- First you should define your goals.
- Do a quick sketch of the actual conversational flow on paper.
- Follow that up with a more polished dialogue flow and some pre-testing.
- After that you’ll need to force yourself to simplify your bot.
- Lastly, launch a prototype version and test some more.
Define your goals.
Your chatbot needs to serve a purpose, or it will be seen as a one-time wonder that doesn’t generate any lasting benefit for your brand, company, or products and services. As such, determine which tasks your customers would like to get done and set goals for those purposes.
While customers are generally looking to answer a question, solve a problem, or make a purchase, in defining your goals you should be creative and allow yourself to deviate from the standard goals that first come to mind.
Sketch out a flowchart (aka decision tree).
Just like a conversation in real life, a chatbot dialogue has a start, an end (or many ends) and different points in the dialogue, called nodes. From the example flowchart below, you can see how simple a flowchart can be. When you first start to think about your chatbot’s dialogue, be sure to sketch a simple one, with pencil on paper, before you open up any software. If collaborating with others to build your chatbot, it is helpful to use sticky notes that represent each conversation node, that you can move around on a whiteboard.
Source: Computer Hope
Before you get too deep into building your bot (but after you’ve sketched a bot on paper), open up some flowcharting software, or software specifically meant for dialogue workflows, such as BotMock. The purpose of creating a digital version of your dialogue workflow is for when you’d like to make changes in the future. It is much easier to open up a digital version that can change as you change your actual bot, then trying to change a paper copy.
If you’re lacking ideas for a bot, it can be helpful to turn to others that have already gone before. If you search “chatbot” on Facebook, you’ll find dozens of great communities where chatbot builders go to share ideas. Occasionally they’ll even provide a sample of their bots that you can clone into your own chatbot platform account. For example, below is a bot that I’ve built, strictly for demonstration purposes, which helps a consumer determine if they can sell their own home or if they need to use a real estate agent. Feel free to copy this into your own ManyChat account, if that is what you’re using.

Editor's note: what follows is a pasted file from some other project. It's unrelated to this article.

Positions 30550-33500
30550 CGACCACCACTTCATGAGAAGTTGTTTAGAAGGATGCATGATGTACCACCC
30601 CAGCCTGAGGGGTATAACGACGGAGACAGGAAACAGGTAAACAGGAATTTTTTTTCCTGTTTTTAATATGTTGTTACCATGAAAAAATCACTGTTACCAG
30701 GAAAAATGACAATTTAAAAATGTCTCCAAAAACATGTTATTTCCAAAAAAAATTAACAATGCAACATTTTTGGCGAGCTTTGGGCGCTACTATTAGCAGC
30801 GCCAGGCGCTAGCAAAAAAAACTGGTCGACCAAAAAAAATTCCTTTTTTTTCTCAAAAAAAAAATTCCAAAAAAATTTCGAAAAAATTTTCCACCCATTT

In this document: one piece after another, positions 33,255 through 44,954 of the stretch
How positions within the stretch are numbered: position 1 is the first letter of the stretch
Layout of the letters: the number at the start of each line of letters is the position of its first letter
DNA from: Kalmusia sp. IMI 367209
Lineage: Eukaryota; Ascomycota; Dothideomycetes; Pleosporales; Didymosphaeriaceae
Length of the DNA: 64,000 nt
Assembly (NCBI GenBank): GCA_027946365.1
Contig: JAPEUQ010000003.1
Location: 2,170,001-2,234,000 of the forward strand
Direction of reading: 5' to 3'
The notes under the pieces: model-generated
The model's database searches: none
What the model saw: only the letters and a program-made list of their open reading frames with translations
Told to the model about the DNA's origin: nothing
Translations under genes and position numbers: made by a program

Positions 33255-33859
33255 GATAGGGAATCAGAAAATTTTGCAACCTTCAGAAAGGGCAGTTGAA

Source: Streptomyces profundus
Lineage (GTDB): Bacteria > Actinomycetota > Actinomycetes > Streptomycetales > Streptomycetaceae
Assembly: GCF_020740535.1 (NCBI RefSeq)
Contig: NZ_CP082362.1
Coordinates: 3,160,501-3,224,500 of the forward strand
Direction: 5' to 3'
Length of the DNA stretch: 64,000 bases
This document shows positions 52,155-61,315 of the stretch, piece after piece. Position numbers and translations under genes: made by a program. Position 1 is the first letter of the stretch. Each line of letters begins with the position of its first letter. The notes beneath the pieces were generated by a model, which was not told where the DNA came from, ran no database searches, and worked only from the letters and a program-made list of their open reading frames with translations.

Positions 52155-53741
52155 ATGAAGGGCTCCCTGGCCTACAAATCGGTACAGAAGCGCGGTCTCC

Once you’ve got the design of your bot, block out some time with other marketers, your sales team, or preferably some customers and walk through the dialogue. Instead of showing them the dialogue all at once, print each node of the conversation onto its own page and show them one at a time, as this will provide a better way for you to evaluate user fatigue.
Simplify, then simplify again.
After you’ve charted out the dialogue path for your chatbot, and then iteratively improved it after getting feedback from others, you’re ready to do the hardest thing: simplification! Most bot builders make the mistake of creating too much content. Here are a few tips to help you determine the optimal conversational length and structure you should be utilizing:
- Don’t use too long of conversational nodes. The best practice calls for keeping each dialogue node short enough that you can see some back and forth between user and bot on a single screen. This way the user won’t get lost in the conversation and won’t feel like they’re being preached to. A rough rule of thumb is that your chatbot shouldn’t ever provide more than two or three sentences of content before getting some input from the user.
- The depth of the conversation shouldn’t be too great either. Conversational dialogues that go too deep can be frustrating to a user, just as a customer support phone number, with five levels you need to listen through before talking to an actual person, can be frustrating. Surprise the user the first time and help them find what they’re looking for quickly. The subsequent experiences can go a little longer as long as you’re providing value and keeping their attention.
- Don’t ask too many questions. When choosing how many questions to ask, follow the rule of thumb with online forms… If you can do your job by asking just two or three questions, ask just that many. If you need to ask more, make sure you limit it to six to eight questions. If you need to go more than that, think of creating a “calculator” or “selection assistant” type tool within the chatbot so they can expect to be asked more questions.
Testing your content
Once you have determined your overall content style, elements, and overall voice, how do you know it works well with your user base? The only way to know for sure is to test it.
For example, you can launch your chatbot content in beta and begin development iterations. Or, launch on a platform that requires less effort upfront, such as Facebook Messenger, and then move to a more permanent home after testing. These iterations can involve addressing technical issues or make improvements as you collect and assess user feedback. Asking for feedback from real users can prove to be invaluable in your chatbot development process as well as the process of writing your chatbot’s script.